“There is always a functional challenge in working at laundry scent—the scent needs to smell good but usually needs to linger on fabrics, hard surfaces or in the air to deliver the benefit at precisely the moment the consumer most appreciates it,” said Mark Haward, perfumer/section head P&G flavor and fragrance.
“There are certain blends of materials that perfumers can use which they know from experience or from technical models perform well against these technical challenges. There are also technologies available which help perfumes deposit and then release from fabrics which are widely used today—so delivering a great experience is really a fusion of art and science.”

A Scent of One’s Own
An experiential scent—in a dish wash or laundry aid—helps companies connect with consumers who are constantly looking for new ways to express their individuality.

“The idea of customization is an emerging trend due to the consumers wanting to reflect their own unique individuality and personality. It is happening in so many categories—custom t-shirts, tote bags and even in the household arena,” noted Phillips.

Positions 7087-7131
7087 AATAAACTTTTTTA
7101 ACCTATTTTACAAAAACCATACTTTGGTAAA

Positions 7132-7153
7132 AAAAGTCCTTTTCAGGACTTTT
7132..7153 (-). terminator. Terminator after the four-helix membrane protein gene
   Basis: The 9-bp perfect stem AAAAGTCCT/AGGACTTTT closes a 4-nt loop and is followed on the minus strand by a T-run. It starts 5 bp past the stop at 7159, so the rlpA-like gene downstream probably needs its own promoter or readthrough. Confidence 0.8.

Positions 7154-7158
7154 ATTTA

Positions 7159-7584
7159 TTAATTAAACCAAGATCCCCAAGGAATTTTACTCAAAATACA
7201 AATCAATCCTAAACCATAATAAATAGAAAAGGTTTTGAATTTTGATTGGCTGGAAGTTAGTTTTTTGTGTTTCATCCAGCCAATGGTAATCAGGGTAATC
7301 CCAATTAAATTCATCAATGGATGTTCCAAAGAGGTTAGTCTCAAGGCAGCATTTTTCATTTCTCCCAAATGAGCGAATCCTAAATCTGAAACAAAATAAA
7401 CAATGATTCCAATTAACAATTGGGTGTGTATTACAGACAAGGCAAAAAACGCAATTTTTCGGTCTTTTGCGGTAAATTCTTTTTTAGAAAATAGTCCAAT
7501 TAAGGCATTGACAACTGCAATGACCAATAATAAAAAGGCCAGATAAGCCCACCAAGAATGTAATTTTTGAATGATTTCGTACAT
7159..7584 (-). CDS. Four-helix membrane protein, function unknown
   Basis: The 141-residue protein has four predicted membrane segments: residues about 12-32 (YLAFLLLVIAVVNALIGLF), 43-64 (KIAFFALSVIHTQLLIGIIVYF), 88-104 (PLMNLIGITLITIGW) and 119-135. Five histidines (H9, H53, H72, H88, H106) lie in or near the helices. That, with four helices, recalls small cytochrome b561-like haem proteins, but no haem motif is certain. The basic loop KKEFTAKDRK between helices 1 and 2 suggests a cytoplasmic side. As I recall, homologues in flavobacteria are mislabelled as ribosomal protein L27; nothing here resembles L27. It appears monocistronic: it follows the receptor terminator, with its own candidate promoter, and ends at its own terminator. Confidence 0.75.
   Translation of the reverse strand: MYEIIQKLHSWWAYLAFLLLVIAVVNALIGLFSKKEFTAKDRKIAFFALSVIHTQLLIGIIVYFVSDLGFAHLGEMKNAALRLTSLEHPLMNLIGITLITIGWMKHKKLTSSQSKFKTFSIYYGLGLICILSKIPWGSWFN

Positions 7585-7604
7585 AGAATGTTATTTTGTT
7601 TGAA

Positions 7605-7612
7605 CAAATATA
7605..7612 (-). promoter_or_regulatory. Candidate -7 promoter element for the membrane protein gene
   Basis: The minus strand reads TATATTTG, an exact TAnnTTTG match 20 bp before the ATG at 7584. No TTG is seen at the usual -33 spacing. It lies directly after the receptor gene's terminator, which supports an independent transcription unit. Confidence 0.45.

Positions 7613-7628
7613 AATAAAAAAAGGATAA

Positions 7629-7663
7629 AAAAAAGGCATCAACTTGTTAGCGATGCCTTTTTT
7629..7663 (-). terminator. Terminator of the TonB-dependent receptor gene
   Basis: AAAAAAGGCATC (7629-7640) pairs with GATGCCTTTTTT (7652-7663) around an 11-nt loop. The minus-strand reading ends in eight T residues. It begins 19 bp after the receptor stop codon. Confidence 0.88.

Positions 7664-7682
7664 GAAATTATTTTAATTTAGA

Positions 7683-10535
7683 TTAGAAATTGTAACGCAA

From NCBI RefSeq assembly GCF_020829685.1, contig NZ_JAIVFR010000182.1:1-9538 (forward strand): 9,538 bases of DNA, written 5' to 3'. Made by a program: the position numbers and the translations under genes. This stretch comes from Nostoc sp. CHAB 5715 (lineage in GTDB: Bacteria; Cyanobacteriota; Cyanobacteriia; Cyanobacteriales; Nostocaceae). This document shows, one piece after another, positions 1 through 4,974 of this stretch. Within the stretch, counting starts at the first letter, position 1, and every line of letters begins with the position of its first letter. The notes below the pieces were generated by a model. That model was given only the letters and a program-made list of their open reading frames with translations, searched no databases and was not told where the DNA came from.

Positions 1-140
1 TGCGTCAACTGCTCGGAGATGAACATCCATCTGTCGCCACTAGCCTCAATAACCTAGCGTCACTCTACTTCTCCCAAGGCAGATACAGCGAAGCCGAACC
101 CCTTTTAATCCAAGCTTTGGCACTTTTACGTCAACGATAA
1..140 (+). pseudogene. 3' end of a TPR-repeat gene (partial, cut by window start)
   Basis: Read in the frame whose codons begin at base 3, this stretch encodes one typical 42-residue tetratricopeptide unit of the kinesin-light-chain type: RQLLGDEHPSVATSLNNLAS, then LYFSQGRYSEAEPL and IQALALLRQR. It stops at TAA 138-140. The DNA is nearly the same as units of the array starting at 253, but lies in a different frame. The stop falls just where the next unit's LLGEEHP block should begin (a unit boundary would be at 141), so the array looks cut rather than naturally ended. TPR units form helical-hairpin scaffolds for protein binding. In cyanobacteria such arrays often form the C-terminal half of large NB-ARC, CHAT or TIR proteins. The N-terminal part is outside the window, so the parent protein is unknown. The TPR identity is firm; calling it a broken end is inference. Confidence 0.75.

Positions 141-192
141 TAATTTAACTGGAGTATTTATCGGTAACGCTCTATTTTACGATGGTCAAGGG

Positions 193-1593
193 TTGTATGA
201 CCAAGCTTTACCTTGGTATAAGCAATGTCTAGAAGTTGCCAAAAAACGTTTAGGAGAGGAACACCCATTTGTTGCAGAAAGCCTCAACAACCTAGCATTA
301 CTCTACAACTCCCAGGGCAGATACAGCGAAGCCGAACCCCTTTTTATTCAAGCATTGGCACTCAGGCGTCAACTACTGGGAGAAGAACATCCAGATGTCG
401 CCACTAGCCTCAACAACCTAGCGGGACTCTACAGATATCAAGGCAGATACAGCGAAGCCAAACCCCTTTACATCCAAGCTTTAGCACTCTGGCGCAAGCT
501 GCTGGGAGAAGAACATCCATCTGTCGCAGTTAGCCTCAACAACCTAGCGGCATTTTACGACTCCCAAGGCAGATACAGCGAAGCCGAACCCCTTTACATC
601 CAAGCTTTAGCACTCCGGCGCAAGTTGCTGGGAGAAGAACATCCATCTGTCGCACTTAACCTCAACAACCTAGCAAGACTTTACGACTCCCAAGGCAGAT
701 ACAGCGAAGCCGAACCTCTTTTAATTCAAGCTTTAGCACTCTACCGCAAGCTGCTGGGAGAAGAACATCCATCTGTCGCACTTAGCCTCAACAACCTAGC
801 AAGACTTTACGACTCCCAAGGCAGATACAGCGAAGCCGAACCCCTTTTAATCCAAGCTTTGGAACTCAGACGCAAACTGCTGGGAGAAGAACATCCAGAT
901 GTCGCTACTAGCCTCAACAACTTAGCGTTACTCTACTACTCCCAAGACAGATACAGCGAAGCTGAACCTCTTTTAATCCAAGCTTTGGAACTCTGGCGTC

“Fragrance is unique to each person. Depending on the day, the situation and other influences people desire to change their fragrances based on moods,” saidJames of Bell. “Most don’t wear the fragrance they may wear to work to an event in the evening or on the weekend. In the same respect, most people tend to use different products that contain a different fragrance depending on the situation. Some may stick to a traditional fragrance with notes such as vanilla when their mother-in-law is due for a visit, but during a party with friends and cocktails they may switch things up and use a fragrance with notes highlighting ylang ylang and juniper berries.”

Incorporating a great scent that allows consumers to set—or get in—the right mood has become a must in the household care space.

“The fine fragrance and personal care categories have been highly influential on household fragrances for years, and we see that effect intensifying across all of the mainstream household brands,” said Lattarulo of Robertet. “Here in the US, the consumer expects to see exotic fragrance infusions in their fabric softeners, candles and all-purpose cleaners.”

According to Lattarulo, while traditional citrus and pine are still prominent in the household sector, today’s versions are more faceted, sophisticated and often constructed much more like a fine fragrance than in the past.

Along that same vein, Bell predicts when it comes to fragrance trends, putting a new spin on the tried and true will be big in 2013. (To read more about the top trends for 2013 as predicted by Bell, see the sidebar below.)